The Greeks have a word for tomorrow: avrio. Nygaard heard it often. When would he be paid? Avrio. When would the team get better equipment? Avrio.

Panathinaikos still owes Nygaard money. He could conceivably take it up with the club’s president, only Nygaard can’t recall the guy’s name. The players knew him as Mr. Avrio.

“I’m not holding my breath,” Nygaard says. “The first thing I learned in Greece was the shoulder shrug. I didn’t know if that meant yes, no, maybe or we’re going to die. But it just spoke volumes.”

Then there was the coaching. Or, more appropriately, the lack thereof. One drill had Nygaard block a spike, run willy-nilly around a chair positioned outside the court, then sprint back between the lines to dig another ball.

Nygaard was perplexed. He wouldn’t do this in musical chairs, let alone an actual game. Perturbed, he decided to make a point, diving for a ball he had zero chance of digging.

Nygaard gashed his chin. Wide open. Blood bubbling onto his uniform, he stared at his coach. The silence said it all: What on Earth are you doing?

“Instead of answering me,” Nygaard recalls, “he said, ‘OK, everybody, let’s play soccer!’”

Similar frustrations drove Nygaard from the indoor national team. A college walk-on who became a star at UCLA, he played middle blocker on an American squad whose stock dropped harder than Netscape in the mid-to-late 1990s.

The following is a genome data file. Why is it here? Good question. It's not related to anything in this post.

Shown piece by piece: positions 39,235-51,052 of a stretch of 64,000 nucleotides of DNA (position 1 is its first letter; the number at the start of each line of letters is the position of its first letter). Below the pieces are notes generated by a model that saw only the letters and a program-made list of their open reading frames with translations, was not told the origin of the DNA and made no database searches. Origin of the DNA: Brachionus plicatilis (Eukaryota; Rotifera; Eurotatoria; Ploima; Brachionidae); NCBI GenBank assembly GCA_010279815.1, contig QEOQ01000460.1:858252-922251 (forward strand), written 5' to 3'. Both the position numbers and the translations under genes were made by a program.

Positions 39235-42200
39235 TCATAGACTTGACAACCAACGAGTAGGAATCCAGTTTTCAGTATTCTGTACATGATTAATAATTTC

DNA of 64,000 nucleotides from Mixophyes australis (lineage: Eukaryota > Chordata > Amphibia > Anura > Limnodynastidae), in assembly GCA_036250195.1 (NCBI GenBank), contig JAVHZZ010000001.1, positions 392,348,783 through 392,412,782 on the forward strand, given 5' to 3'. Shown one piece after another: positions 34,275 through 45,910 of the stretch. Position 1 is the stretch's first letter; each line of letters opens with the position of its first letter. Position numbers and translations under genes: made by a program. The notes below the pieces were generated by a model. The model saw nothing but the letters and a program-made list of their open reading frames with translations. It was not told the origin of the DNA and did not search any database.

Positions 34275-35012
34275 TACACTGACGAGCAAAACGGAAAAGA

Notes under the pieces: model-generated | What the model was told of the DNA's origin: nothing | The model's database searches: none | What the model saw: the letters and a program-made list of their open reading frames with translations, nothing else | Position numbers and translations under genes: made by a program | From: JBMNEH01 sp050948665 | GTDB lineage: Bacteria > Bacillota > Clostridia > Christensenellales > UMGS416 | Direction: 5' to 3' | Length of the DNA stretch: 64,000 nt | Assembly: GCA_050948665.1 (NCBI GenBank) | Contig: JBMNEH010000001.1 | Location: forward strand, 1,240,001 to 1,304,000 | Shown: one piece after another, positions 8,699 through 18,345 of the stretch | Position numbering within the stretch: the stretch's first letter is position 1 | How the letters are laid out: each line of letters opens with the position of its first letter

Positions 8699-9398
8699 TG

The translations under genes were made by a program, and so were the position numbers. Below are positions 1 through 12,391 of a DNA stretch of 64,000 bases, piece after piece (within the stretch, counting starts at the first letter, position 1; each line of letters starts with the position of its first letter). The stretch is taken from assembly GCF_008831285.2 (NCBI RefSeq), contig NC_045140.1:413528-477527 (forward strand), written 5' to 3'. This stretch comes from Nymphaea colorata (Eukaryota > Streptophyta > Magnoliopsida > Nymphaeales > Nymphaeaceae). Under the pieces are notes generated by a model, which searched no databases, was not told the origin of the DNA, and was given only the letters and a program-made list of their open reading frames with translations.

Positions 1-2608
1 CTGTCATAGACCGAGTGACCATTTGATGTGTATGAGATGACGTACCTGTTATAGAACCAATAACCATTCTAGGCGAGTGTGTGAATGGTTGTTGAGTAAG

From 1984 to 1992, Team USA won two golds and a bronze; in Nygaard’s first go-round with the squad, they placed ninth at the Atlanta Games. Next came Sydney. The Americans went winless, and Nygaard didn’t care. His passion was dead. The game felt like a job. He didn’t want to practice, didn’t want to stretch, didn’t want to wake up in the morning.

Shortly thereafter, coach Doug Beal called Nygaard into his office. The message was blunt. You’re through. We don’t need you. Nygaard took it in. He felt something like relief.

“The game had passed me by,” Nygaard says. “I felt no connection to it. I’ve never had the urge to go back and play indoor, ever. I’ve had a few dreams where they call me, and I wake up in a cold sweat.”

Nygaard moved back to Los Angeles. School beckoned. On a lark, he tried beach volleyball with a friend. Next thing Nygaard knew, he was playing with the legendary Sinjin Smith.